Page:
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J.J. Abrams is exploring "the Stephen King multiverse"
Adaptations of Stephen King novels are having a renaissance thanks to the movies IT, Gerald's Game and 1922 and the series Mr. Mercedes. (We do not recognize The Dark Tower. As far as we're concerned, it never happened, and is still awaiting a proper adaptation.) Beyond that, things that feel like the work of Stephen King are having success, too, most notably Stranger Things, which counts the author's '80s work as one of its biggest influences.
Hulu has figured out a way to combine both types of King content in Castle Rock, a series that will use characters and themes from King's novels to tell new stories set in the titular town King created. It's fan fiction elevated to its highest point from the minds of two masters: King and executive producer J.J. Abrams. There was one other Stephen King anthology series -- 2006's Nightmares and Dreamscapes, which adapted several of his short stories -- but Castle Rock is different than any other prior King adaptation. Here's what we know so far about the show:
The basics: Season 1 will consist of 10 episodes and will premiere July 25. According to The Verge, it will tell the story of an attorney named Henry Deaver (played by Moonlight's Andre Holland) who returns home to Castle Rock to represent an inmate at Shawshank Prison with an "unusual legal problem." It will weave in references to King stories the same way King self-references in his fiction. Further seasons will tell new tales with different people, but will exist in the same interconnected universe.
"Each season may or may not feature the same cast. It's the story of the town -- and there's a church and there are houses, and that will not change," is how production company Bad Robot's TV chief Ben Stephenson put it to The Hollywood Reporter. "But each [season] will look at the town from a different point of view from a different character."
The two teasers released don't give much information but set a spine-tingling atmosphere, and one does contain some Easter eggs.
Here's how Hulu describes it: "A psychological-horror series set in the Stephen King multiverse, Castle Rock combines the mythological scale and intimate character storytelling of King's best-loved works, weaving an epic saga of darkness and light, played out on a few square miles of Maine woodland. The fictional Maine town of Castle Rock has figured prominently in King's literary career: Cujo, The Dark Half, IT and Needful Things, as well as novella The Body and numerous short stories such as Rita Hayworth and The Shawshank Redemption are either set there or contain references to Castle Rock. Castle Rock is an original suspense/thriller -- a first-of-its-kind reimagining that explores the themes and worlds uniting the entire King canon, while brushing up against some of his most iconic and beloved stories."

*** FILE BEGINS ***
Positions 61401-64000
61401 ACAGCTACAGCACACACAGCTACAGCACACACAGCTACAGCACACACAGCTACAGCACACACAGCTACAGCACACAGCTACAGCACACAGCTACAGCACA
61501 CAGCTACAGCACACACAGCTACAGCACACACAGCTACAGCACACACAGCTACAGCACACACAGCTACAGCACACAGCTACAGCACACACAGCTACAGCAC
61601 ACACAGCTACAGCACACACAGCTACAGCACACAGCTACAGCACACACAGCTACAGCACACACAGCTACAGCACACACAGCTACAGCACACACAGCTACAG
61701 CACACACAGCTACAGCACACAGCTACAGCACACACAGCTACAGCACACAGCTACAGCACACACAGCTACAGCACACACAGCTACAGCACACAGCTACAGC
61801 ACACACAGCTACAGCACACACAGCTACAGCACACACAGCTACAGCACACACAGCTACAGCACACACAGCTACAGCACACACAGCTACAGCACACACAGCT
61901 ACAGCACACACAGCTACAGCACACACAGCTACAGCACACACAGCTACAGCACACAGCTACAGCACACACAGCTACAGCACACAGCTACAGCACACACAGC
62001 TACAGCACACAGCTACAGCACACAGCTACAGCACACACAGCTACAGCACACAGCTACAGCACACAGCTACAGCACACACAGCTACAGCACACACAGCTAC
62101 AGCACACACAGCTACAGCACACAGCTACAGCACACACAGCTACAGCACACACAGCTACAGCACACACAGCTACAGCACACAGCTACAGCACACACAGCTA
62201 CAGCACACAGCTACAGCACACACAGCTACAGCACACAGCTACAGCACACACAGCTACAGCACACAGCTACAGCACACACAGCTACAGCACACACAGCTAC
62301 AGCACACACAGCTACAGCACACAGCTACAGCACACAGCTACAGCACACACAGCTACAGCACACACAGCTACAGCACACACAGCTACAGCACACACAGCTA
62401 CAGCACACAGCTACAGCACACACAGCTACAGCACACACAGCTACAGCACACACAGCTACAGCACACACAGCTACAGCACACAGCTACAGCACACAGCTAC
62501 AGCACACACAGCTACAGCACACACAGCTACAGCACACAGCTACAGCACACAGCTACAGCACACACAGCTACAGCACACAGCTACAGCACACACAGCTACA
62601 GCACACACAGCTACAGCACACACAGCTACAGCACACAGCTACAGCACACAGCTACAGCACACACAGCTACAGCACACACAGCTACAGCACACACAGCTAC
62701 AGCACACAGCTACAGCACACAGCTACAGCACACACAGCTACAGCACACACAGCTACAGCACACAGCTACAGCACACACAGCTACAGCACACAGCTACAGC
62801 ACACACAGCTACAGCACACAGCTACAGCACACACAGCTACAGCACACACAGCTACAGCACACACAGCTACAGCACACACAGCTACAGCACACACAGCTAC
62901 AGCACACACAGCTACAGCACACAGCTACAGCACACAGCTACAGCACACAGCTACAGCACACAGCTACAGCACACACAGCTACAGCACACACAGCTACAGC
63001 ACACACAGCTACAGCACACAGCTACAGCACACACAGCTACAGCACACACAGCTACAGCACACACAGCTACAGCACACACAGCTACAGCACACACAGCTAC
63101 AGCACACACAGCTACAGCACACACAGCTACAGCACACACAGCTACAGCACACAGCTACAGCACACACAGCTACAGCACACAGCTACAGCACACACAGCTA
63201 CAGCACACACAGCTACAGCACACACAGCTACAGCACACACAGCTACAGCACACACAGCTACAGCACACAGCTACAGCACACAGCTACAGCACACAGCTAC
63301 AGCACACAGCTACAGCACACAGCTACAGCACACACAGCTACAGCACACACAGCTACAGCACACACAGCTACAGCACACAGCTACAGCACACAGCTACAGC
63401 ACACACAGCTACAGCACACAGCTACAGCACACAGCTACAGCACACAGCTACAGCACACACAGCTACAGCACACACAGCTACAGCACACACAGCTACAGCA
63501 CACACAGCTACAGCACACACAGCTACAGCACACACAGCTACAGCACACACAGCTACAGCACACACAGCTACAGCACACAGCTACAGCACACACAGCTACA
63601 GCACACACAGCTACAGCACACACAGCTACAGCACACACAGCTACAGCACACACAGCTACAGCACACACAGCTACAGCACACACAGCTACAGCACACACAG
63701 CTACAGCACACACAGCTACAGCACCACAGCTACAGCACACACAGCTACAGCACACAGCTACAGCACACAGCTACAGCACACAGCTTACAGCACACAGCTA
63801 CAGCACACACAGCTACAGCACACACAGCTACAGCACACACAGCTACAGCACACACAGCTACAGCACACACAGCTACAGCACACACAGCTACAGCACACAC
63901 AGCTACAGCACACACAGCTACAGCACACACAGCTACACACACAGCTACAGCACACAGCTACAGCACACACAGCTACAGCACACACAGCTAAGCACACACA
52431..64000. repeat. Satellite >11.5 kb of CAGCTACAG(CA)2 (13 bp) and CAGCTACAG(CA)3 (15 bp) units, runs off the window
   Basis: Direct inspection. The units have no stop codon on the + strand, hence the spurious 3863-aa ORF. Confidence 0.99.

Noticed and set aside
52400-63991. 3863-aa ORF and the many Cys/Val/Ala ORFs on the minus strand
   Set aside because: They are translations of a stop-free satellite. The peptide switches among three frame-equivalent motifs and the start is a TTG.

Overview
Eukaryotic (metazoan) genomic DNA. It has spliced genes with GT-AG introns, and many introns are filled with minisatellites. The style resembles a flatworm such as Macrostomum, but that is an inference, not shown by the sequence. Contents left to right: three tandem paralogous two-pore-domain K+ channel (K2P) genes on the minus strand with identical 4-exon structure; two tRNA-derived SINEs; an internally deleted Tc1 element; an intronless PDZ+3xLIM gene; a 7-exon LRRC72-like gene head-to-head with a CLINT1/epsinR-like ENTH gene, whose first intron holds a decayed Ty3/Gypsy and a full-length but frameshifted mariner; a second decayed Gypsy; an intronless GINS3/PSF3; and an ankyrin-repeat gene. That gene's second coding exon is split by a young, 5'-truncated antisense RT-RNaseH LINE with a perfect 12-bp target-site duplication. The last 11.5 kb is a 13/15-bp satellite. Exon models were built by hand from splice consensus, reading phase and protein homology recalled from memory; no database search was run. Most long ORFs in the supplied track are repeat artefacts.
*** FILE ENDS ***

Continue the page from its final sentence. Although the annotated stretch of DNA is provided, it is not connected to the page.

It has an impressive pedigree: J.J. Abrams also executive-produced the miniseries 11.22.63, Hulu's first Stephen King show, as well as directed a little movie called Star Wars: The Force Awakens. So he knows how to take some preexisting intellectual property and reshape it into something new yet familiar. Sam Shaw and Dustin Thomason, who previously worked together on WGN's underrated atom bomb series Manhattan, are writing and executive-producing. Abrams told Jimmy Fallon that what they wrote is "cool, terrifying, weird and funny." The series is produced by Abrams' Bad Robot Productions and Warner Bros. Television.
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And an impressive cast: In addition to Holland, the show stars Togetherness' Melanie Lynskey as Molly Strand, a real estate agent who's having trouble making any sales since every house in Castle Rock seems to have had something terrible happen there; Suburgatory's Jane Levy as Jackie, the town's unofficial historian; and Lost's Terry O'Quinn as a local rich guy named Dale Lacy. Castle Rock also features two actors already known for iconic roles in Stephen King adaptations: Bill Skarsgård, who plays Pennywise in IT, and Sissy Spacek, whose breakthrough role was the titular lead in Carrie. Skarsgård, who will be playing the aforementioned Shawshank inmate, was cast in July, before IT even came out, so Castle Rock's producers must have had insider information about how scary he can be. Spacek will be playing Henry Deaver's mother Ruth, "whose fading memories may hold a key to Castle Rock's unsettling past."
One connection to King mythology is already clear: The Leftovers' Scott Glenn will be playing Alan Pangborn, who was the sheriff of Castle Rock from 1981 to 1991 and appeared in the novels (and movies) The Dark Half and Needful Things.
King is only involved in an advisory capacity: "I don't have any plans to write for it but I'm in contact with J.J. Abrams," he told USA Today. "We've talked about a couple of interesting ideas, and I know at least one of the stories that has a Castle Rock background will figure in the TV series. It's a little like sending your kids off to college: Here's what I've got for you, I've raised you right, hopefully you'll go off and you won't get into trouble. Sometimes they do anyway!"
A teaser premiered during the Super Bowl: Check it out here.
The trailer makes it look like Twin Peaks: The premiere date-revealing trailer (via Entertainment Weekly) leans into the "evil town" angle of Castle Rock, with Terry O'Quinn saying in voiceover "There's blood in every backyard, inside every house. People say it wasn't me; it was this place. And the thing is, they're right." Spooky!
The rest is secret: Hulu declined to comment on any other developments for this article. Womp womp.
Castle Rock premieres Wednesday, July 25 on Hulu.